Personalize Diabetes Eating Plans, ADA Advises

Nicola M. Parry, DVM
April 23, 2019

A new consensus report on nutrition therapy from the American Diabetes Association (ADA) emphasizes the need for clinicians to customize eating plans for adults with diabetes or prediabetes.

"Though it might simplify messaging, a 'one-size-fits-all' eating plan is not evident for the prevention or management of diabetes, and it is an unrealistic expectation given the broad spectrum of people affected by diabetes and prediabetes, their cultural backgrounds, personal preferences, co-occurring conditions (often referred to as comorbidities), and socioeconomic settings in which they live," write Alison B. Evert, RD, from the University of Washington, Seattle, and colleagues.

The report, published April 18 in Diabetes Care, builds on the ADA's 2014 guidance on the nutritional management of diabetes.

However, there were not any specific research reports that drove the timing of this report, said corresponding author William S. Yancy Jr, MD, MHS, director, Duke University Diet and Fitness Center, Durham, North Carolina, in an interview with Medscape Medical News.

The consensus report, which mirrors guidance released last year from Diabetes UK, recognizes that nutritional strategies can be very effective for preventing and managing diabetes and its complications. Yancy also notes that the updated ADA recommendation now covers nutrition for people with prediabetes.

Overall, evidence indicates that multiple varied dietary strategies can be effective for managing diabetes, he emphasized. "This gives options to the patient and the practitioner, and means that practitioners should familiarize themselves with the various options in order to accommodate patients' unique needs to maximize success."

Eating patterns with evidence of their safety and effectiveness for diabetes management include very low carbohydrate, Mediterranean-style, low fat, and vegetarian plans, he continued.

"The statement also recognizes that dietary carbohydrate is the most important contributor to blood glucose," he said, "and that weight loss, when appropriate, is one of the most potent strategies for diabetes management."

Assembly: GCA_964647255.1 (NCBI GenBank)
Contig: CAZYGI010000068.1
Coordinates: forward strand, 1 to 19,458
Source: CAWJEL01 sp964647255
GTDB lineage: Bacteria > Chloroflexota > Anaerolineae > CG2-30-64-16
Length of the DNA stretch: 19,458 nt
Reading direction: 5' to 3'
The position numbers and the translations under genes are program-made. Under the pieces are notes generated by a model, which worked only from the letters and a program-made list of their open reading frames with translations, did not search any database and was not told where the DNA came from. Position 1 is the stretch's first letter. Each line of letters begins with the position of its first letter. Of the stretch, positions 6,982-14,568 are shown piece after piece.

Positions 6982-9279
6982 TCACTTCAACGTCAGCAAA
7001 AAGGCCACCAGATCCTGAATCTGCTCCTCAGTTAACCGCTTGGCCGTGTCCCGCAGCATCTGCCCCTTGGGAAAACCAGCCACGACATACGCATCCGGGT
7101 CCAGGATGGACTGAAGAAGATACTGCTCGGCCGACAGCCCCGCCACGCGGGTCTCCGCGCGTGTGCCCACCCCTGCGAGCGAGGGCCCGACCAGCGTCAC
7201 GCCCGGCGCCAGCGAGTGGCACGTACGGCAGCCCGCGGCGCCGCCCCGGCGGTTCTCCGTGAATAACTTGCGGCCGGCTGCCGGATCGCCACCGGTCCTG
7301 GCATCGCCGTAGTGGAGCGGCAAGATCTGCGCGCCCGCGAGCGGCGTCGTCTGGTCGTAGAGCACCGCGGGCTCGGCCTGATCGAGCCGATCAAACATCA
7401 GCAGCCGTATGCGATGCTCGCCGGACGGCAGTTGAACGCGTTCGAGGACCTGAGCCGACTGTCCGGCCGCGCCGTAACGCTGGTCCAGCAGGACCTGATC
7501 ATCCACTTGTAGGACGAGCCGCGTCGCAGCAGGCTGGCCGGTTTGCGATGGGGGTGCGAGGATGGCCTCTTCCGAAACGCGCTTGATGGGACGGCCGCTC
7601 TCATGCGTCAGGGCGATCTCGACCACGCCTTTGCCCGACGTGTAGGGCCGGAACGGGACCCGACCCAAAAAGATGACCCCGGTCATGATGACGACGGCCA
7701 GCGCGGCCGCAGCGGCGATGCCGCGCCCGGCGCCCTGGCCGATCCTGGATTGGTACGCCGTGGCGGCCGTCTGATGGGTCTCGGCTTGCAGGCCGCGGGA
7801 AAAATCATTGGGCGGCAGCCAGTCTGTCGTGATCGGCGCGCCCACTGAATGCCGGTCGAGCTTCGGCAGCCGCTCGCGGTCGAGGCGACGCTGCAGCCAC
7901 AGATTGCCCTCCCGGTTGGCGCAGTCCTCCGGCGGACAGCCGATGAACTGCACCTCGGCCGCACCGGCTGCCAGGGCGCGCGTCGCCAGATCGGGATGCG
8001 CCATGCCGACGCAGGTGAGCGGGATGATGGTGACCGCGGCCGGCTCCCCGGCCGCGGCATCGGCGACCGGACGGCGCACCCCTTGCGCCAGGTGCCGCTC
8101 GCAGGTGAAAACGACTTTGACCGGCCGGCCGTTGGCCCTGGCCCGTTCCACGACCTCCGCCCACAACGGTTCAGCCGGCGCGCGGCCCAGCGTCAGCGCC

Therefore, "nutritional therapies should be emphasized by practitioners for their important role in preventing and treating diabetes, either alone or in combination with medication," Yancy stressed.

Ideally, the person with diabetes or prediabetes should be centrally involved in developing an eating plan. And registered dietitian nutritionists can also play an integral role in the overall care of these patients, he added, because they are trained to provide nutritional counseling for diabetes.

For practitioners providing nutrition guidance to these patient populations, "key messages common among many dietary patterns are an emphasis on nonstarchy vegetables; minimizing added sugars (particularly sugary beverages) and refined grains; and choosing whole, unprocessed foods over processed foods," concluded Yancy.

Several authors have reported receiving consulting and/or speaking fees from the National Dairy Council and New England Dairy and Dairy Farmer; personal fees from Novo Nordisk, Merck, Amgen, Gilead, BOYDSense, American Medical Group Association, Janssen, and Sunstar Foundation; research support from the National Dairy Council, Kowa Company, and National Institutes of Health; grants from Sanofi, Pfizer, Merck, Novo Nordisk, Veterans Affairs, and the University of Michigan. One author has reported receiving an honorarium from the Academy of Nutrition and Dietetics and ADA outside the submitted work. Another author has reported being previously employed by the ADA. An author has reported a consulting relationship with

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SOURCE: Medscape, April 23, 2019. Diabetes Care. 2019;42:731-754.

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